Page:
I just finished my dinner of Hamburger Helper, bought cheap at the 70%-off Food & Drug Mart clearance. Kinda salty; I'm glad I got just the one box.
This afternoon I timed my visit to squirrelykat's 5 cats to coincide with Comedy Central's showing of The Big Lebowski. I saw it the first time just prior to its major release at the Charles in B-more, in the Cinema Sundays series, the Sunday morning going to the church of film at my original temple thereof, then still a 1-screen former newsreel house run by John Waters' casting director, Pat Moran. It was there I first belonged to the Church of The Movies---the mythology of the white man, according to Northern Exposure. (I also occasionally attend the Church of Baseball, as does the prophet Sarandon in Bull Durham.) Cinema Sundays, now in its 32nd series, had bagels & cream cheese, a movie, an audience that was 80% Jewish and of an approximate median age of 55, sometimes a guest, and always a group talk afterwards.
That particular Sunday was during the one and only visit Holly's mother Liz made to her daughter in Charm City, back when Holly would still admit being wounded, as she was by Liz's never making it to her Mt. Vernon apartment. Liz loved The Big Lebowski. She even participated in the post-flick talk; all nervous as the mic came down our row to her, she went through a string of self-deprecating remarks, about how she didn't know anything about movies and wasn't anywhere near as smart as anyone else in the theater, before commenting that the film struck a chord with her on a generational level, or words to that effect. For hours afterwards she was high on having spoken up.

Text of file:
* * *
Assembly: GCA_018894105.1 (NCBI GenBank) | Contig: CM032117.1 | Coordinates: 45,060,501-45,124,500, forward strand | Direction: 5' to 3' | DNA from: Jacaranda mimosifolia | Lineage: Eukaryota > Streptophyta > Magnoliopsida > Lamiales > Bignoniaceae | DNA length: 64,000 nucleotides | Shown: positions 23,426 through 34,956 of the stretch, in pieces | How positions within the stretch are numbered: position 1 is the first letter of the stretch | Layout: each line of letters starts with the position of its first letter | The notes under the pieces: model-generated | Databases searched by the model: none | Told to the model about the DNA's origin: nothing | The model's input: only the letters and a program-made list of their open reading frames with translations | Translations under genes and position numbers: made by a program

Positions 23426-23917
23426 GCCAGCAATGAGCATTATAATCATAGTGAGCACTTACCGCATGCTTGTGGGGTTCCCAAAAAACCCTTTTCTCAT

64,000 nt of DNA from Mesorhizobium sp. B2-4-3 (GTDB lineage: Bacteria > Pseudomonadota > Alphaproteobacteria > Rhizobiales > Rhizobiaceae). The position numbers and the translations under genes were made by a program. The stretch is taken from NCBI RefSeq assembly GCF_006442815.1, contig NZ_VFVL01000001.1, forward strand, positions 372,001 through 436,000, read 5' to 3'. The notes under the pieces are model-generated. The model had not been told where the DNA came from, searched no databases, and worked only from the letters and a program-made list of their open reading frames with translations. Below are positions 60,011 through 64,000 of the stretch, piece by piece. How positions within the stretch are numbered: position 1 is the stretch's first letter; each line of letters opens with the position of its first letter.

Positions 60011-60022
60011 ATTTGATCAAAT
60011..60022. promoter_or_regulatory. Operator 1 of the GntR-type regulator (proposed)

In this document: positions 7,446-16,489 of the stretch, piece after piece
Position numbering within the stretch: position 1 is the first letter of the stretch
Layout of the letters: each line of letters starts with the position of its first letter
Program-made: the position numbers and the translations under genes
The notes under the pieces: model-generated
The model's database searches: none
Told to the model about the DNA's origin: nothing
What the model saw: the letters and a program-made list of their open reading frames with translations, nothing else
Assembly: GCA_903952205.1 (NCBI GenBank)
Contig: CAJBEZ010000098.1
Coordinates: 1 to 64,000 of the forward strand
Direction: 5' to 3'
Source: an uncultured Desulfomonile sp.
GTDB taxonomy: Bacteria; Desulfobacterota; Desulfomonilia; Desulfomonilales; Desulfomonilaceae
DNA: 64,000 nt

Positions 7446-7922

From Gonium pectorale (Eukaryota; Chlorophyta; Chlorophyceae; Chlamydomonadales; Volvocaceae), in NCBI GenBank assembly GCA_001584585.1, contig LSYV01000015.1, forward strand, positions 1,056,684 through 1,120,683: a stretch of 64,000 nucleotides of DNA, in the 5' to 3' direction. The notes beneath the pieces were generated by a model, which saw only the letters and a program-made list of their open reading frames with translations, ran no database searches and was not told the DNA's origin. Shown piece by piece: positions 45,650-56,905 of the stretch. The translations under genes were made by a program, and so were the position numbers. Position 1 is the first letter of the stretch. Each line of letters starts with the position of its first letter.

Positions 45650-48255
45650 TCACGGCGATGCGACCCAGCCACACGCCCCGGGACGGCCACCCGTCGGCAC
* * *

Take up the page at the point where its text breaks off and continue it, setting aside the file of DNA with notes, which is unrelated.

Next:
That whole visit went well---better than we could have expected. We took Liz to the old bead shop in Fell's Point & then made jewelry, flopped on our bellies on her makeshift bed in our overcrowded living room. And she absolutely loved the movie experience. Once the weekend was over and all good, Holly was so happy.
I was a little afraid to see the movie today, but it was great, again, even with the despicable cuts and curse substitution of the cable channel. I may just have to get the "Making Of" book about it, and get ahold of the DVD to take in the real film again. As I wrote my brother, the movie's so goofy, yet so smart. I really dig some of those fellas in it. And the surreal sequences of bowling imagery--- wow. But mostly it was amusing. Made my face smile, and my innards, too. Fun.
I regret having ever accepted "amusing" as dismissive, indicative of trivial achievement. Amusement can be transporting. And there are high levels of it.
Not that I don't know what could be thought a missing element in "merely" amusing. But c'mon. Comedy is high art, too. I'm sorry, Thalia, for ever having doubted it.